The grand entrance to the spooky Château-Fort in Sedan
The grand entrance to the spooky Château-Fort in Sedan

After dinner, I spotted one of the older Belgian chaps wandering round the bushes behind the back of the house with his hands held out straight in front of him. He looked very strange indeed, and I felt inclined to discharge a few Belgian jokes myself. It turns out he had dowsing powers and was looking for ley lines in the back garden of the B&B. He offered to pass a few of his powers on to me which I promptly (and perhaps wisely) declined.

The following day we drove east to Sedan – home, we were told, to Europe’s largest fortified castle. It’s 35,000 square metres in size with walls 30 metres high, and truly impressive. Within these walls, in Hôtel le Château Fort, we spent the night. If you like hotel rooms with medieval stone walls and long spooky corridors, then this is a perfect overnight stop. According to the hotel website, “The deafening sounds of the arms used in the great battles of the past still resonate through Sedan”. That, I can assure you, is stretching the imagination somewhat. However, early the next day we clambered over the crenellations and ramparts to get an idea of what life must have been like for medieval knights.

Back in Charleville-Mézières, we hired bikes and cycled the track that follows the River Meuse and the railway north. Called la Voie Verte, it twists and turns for 83kms through the Forêt des Ardennes, on its way to the Belgian border. Not far from where Dany Boon’s film was set.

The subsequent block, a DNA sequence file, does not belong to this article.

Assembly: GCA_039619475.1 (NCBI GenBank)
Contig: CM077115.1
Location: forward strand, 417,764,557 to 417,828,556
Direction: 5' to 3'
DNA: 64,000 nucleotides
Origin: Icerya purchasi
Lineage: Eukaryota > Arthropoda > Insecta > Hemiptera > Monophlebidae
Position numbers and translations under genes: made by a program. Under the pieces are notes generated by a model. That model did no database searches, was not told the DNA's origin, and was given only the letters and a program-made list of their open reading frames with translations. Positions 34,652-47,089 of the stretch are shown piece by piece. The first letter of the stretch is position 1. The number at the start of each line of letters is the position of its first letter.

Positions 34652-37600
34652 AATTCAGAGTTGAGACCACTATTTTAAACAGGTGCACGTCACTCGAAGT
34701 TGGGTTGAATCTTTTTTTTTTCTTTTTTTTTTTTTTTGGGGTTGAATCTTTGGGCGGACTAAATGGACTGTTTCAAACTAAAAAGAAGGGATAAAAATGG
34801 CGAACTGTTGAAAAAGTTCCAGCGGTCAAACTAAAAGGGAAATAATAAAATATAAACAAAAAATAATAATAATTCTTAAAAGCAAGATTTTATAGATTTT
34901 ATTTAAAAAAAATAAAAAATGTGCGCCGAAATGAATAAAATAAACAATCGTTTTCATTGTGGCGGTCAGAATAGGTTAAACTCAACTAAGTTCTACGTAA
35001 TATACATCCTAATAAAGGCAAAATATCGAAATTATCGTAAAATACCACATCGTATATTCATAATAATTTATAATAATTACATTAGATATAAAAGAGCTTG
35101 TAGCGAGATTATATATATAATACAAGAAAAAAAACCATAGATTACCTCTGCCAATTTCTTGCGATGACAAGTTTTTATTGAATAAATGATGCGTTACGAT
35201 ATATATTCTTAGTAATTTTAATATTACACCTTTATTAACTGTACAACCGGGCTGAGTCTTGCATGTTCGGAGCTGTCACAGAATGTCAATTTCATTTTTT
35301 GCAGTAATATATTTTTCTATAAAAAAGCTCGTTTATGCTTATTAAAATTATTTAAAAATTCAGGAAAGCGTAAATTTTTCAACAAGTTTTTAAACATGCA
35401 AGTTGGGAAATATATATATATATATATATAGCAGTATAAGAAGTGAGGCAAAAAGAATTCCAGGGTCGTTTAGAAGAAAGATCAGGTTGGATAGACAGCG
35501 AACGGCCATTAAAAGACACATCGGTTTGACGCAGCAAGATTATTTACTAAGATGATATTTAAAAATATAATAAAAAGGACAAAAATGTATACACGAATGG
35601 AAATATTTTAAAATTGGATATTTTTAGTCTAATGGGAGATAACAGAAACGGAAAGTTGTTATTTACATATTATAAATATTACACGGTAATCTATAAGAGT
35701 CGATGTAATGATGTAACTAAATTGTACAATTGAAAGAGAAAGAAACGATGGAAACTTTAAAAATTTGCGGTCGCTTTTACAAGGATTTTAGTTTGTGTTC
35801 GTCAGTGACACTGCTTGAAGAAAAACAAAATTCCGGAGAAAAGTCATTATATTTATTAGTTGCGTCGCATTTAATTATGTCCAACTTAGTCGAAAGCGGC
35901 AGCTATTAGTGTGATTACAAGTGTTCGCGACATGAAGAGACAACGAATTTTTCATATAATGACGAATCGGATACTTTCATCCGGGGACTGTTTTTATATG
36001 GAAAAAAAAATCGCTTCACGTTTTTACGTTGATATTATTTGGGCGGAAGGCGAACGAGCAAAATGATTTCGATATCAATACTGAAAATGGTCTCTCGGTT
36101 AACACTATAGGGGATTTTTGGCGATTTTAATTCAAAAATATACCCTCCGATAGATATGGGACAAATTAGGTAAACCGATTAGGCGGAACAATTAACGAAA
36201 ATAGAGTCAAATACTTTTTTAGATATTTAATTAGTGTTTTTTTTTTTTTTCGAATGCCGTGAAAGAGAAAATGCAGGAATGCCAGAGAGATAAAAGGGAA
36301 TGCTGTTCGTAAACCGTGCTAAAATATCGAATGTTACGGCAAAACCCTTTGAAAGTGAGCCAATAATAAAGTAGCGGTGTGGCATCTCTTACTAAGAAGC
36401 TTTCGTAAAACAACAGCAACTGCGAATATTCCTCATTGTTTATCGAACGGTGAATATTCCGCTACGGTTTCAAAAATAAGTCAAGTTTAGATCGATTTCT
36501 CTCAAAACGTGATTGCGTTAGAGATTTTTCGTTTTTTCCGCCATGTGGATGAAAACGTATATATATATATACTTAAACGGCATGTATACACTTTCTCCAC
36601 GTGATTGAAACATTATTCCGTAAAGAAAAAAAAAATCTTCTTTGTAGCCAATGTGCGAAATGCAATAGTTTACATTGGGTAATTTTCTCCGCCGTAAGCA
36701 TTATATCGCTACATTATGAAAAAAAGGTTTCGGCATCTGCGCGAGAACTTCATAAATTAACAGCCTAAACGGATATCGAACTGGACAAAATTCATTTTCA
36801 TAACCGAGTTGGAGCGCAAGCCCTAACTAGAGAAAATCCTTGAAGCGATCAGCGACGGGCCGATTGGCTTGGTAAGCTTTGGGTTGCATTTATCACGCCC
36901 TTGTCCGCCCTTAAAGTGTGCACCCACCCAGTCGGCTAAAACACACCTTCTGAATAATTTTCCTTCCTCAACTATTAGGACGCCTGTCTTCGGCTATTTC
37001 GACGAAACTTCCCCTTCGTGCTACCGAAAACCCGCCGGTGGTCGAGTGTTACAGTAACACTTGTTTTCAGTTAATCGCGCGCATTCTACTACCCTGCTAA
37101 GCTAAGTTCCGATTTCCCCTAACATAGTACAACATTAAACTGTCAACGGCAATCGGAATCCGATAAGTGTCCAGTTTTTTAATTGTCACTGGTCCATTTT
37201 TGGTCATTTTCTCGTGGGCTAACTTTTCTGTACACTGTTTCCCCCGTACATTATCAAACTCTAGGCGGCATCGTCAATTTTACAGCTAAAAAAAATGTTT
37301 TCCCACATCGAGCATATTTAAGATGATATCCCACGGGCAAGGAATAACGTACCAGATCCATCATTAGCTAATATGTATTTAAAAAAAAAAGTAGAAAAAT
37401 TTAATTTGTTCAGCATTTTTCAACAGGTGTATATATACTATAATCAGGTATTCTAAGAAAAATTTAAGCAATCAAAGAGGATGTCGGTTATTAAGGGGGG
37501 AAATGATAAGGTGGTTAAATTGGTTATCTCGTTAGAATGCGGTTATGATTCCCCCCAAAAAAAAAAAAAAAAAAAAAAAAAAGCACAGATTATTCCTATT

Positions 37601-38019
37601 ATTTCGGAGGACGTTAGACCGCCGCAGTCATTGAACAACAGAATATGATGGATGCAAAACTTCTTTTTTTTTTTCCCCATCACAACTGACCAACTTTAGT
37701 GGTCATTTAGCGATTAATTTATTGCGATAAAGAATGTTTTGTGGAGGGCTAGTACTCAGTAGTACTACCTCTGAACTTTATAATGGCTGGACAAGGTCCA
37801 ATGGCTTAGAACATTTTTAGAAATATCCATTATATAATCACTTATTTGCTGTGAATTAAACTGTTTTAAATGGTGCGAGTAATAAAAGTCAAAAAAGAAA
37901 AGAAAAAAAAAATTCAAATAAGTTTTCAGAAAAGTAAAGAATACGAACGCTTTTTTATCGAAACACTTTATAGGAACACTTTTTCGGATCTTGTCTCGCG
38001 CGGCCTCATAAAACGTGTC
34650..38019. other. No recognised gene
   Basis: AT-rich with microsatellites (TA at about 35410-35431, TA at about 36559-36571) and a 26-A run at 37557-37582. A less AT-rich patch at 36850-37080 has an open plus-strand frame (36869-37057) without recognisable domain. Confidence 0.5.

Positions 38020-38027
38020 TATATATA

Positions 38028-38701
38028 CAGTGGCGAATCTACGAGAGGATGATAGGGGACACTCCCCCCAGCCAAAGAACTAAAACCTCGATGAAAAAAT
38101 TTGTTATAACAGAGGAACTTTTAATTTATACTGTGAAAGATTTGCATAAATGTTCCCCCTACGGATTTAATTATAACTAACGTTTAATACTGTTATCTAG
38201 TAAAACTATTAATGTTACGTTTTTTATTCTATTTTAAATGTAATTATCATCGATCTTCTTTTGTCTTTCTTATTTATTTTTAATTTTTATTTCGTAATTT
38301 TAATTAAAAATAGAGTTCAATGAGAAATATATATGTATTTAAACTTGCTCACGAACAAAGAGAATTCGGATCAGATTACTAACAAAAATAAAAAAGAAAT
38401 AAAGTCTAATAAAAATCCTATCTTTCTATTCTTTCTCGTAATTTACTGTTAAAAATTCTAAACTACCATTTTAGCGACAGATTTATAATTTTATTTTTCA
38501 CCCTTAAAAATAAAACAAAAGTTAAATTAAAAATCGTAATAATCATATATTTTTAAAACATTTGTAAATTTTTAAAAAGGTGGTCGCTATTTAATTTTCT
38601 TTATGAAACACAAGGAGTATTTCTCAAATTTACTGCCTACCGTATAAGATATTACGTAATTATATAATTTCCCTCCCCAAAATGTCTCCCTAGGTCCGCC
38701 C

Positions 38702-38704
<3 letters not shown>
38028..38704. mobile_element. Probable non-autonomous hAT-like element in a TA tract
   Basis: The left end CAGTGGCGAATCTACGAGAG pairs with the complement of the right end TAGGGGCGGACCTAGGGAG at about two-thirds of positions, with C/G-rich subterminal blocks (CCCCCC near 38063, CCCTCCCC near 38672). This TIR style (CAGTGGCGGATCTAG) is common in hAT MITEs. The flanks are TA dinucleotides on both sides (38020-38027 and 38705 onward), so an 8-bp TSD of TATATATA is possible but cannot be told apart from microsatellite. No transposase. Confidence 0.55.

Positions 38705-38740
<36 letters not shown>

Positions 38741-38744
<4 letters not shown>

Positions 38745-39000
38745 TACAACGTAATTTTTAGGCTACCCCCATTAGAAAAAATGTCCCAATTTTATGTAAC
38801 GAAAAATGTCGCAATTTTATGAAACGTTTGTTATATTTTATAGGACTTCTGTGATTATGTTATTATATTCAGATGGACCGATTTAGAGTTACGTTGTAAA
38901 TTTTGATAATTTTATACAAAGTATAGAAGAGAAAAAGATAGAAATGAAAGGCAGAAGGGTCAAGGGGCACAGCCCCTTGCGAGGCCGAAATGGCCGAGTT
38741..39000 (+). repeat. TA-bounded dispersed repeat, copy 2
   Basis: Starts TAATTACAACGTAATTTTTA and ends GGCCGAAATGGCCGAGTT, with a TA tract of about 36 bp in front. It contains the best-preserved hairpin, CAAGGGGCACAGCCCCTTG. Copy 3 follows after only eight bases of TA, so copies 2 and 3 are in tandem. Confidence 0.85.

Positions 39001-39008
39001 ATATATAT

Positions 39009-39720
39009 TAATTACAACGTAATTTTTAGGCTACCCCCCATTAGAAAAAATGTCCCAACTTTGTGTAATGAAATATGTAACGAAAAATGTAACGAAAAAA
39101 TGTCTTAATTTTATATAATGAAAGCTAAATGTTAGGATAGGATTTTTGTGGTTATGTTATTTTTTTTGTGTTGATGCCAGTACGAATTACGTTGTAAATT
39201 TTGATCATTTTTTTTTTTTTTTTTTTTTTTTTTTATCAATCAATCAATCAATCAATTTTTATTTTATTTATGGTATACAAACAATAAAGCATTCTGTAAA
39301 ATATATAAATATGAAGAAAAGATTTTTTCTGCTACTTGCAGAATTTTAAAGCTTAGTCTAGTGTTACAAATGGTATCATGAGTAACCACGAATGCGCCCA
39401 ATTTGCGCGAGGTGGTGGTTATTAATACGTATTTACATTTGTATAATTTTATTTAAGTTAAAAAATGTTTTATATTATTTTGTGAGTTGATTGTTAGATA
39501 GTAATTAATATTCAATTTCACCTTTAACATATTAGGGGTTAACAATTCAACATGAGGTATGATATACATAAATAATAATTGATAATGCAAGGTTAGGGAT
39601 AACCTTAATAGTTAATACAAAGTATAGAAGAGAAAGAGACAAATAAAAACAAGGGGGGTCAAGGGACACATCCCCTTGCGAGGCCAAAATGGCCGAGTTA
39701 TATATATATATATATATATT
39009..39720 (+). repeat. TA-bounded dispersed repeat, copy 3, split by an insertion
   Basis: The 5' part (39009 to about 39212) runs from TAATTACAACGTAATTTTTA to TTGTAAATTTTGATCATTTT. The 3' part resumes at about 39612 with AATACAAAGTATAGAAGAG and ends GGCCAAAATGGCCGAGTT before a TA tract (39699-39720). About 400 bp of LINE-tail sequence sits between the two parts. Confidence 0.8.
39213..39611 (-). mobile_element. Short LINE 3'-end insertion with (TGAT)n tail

One of the film’s fans was president of the European Council (and former Belgian prime minister) Herman Van Rompuy. “It reminds me of when I was young,” he said after watching Rien à Déclarer. “When we used to cross the border there was always a customs post, there were declarations to be made, there were passports to be shown. When we crossed into France with our parents it was a real adventure.”

'Rien à déclarer', made by Dany Boon
‘Rien à déclarer’, made by Dany Boon

He was delighted by the film’s humour. “It was great that they chose that particular theme,” he said. “It’s a particularly European theme. You have to know how to laugh at our national differences.”

As a high-ranking European politician, Van Rompuy would never be so undiplomatic as to suggest any animosity might exist between the French and the Belgians. Yet he has been the butt of many an anti-Belgian joke himself. (Not just from the French. When he was first appointed, The Sun newspaper famously dubbed him “Rompuy pumpy, EU’s numpty”.)

But if Van Rompuy could remove his diplomat’s hat for a moment, there would be plenty of anti-French jokes with which he might retaliate. Having spent the last 200 years being mocked by their southern neighbours, the Belgians have had lots of time to devise a few scathing jokes of their own. In Belgium it’s traditional fare to ridicule the French for being arrogant or unwashed. Here’s a typical joke: “Where’s the best place to hide your money? Under a Frenchman’s soap.”

But that’s all a bit harsh, isn’t it, especially in these days of European integration? In the Ardennes, any crossborder antipathy is rare. Just look what happens in Boon’s film. The French customs officer falls in love with the Belgian customs officer’s sister, and the two men eventually reconcile their differences. Happy endings all round.

For more information on the Ardennes, visit www.ardennes.com